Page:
Remote rural areas are a key target market for new 5by5 Wireless technology from a group of technology developers working within InventionShare, which provides inventors with “funding, talent, and processes” and will be the exclusive global agency for the licensing or acquisition of 5by5 Wireless inventions. The 5by5 technology uses a single 360-degree antenna to provide wireless coverage up to 25 miles from a low-cost base station. The final product can be tweaked depending on the use case, but in rural areas would operate in the UHF band (470-860 MHz), where it could support phone, broadband Internet and video service.
“We have a complete product — we can supply and brand a modem, antenna and TV set-top box,” said InventionShare Vice President Kensel J. Tracy in an interview, also noting that the company already is in discussion with two large U.S. carriers about the technology. InventionShare already has deployed the technology in western Canada, Tracy said.
InventionShare 5by5 Wireless
Notable aspects of the 5by5 Wireless technology include the use of DOCSIS 3.0 and 3.1 technology and full-duplex operation. Unlike some other wireless transmission schemes, including those commonly used by mobile operators, Tracy noted that “we simultaneously send and receive” which he said has nearly the same impact as if the company would have doubled the spectrum used.
According to an InventionShare press release, 5by5 Wireless technology can support download speeds of 218 Mbps using 48 MHz of downstream bandwidth, and 32 Mbps upload speeds using 24 MHz of upstream bandwidth.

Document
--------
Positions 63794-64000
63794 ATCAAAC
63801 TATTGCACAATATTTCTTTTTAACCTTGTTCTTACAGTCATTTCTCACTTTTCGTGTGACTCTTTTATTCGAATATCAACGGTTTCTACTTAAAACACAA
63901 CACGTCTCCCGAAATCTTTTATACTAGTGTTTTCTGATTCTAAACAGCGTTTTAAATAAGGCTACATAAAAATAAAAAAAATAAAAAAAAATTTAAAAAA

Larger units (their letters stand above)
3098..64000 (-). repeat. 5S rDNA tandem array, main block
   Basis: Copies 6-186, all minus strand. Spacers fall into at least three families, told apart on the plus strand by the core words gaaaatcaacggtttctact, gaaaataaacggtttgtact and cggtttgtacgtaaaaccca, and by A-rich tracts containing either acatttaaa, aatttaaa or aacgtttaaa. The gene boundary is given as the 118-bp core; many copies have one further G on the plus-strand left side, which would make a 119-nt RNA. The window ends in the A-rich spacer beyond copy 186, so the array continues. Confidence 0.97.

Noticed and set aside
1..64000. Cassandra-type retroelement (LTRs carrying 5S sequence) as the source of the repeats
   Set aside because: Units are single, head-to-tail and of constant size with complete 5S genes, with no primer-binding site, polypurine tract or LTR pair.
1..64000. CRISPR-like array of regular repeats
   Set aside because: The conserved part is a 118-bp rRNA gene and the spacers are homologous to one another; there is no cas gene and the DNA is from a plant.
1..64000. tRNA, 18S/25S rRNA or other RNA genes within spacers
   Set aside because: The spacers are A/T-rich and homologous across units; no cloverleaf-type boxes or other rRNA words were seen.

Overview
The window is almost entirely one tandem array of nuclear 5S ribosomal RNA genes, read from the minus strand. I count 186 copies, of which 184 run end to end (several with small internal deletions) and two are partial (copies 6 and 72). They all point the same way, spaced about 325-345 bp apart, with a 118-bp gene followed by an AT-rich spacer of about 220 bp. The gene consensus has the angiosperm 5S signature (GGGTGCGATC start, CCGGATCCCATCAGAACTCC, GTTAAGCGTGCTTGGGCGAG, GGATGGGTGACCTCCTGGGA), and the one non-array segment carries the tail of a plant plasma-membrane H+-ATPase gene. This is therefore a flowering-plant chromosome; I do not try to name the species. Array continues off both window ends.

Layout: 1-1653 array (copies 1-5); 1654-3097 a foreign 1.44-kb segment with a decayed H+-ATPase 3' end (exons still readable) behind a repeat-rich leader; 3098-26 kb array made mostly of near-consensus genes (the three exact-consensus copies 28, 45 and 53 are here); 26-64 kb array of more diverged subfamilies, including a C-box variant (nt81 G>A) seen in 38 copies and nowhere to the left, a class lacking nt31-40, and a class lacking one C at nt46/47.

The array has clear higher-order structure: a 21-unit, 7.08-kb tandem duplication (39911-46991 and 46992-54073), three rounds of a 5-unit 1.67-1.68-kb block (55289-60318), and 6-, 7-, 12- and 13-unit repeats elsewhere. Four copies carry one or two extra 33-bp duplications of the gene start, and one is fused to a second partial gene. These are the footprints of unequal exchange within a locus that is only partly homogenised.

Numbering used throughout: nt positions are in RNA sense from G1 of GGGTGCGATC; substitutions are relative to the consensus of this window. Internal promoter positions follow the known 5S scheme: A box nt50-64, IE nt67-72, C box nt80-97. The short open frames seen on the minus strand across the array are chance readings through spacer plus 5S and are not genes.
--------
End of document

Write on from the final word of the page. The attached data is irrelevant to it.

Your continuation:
InventionShare also is looking at licensing a different version of the technology, dubbed 5Bars Wireless, to mobile equipment manufacturers, who would build the technology into existing handsets, where the full-duplex capability would boost mobile broadband performance. While traditional computer connections use full-duplex communications, mobile devices tend to use half-duplex, which inhibits performance, Tracy said.
The 470-860 MHz band in which 5by5 Wireless works includes bands already licensed to carriers, such as the 700 MHz band, as well as spectrum in the 600 MHz band that will be the target of the upcoming U.S. voluntary incentive auction that will give broadcasters the ability to relinquish spectrum in exchange for sharing in the auction proceeds.
Some of the spectrum within the 470-860 MHz band also is available for unlicensed use on a geographically-limited basis in the U.S. using TV white spaces database technology that determines where spectrum is not in use by a licensed operator. Currently 5by5 Wireless doesn’t support the database technology that potentially could enable small network operators to use spectrum without a license, but Tracy said that capability could be added if there was demand for it.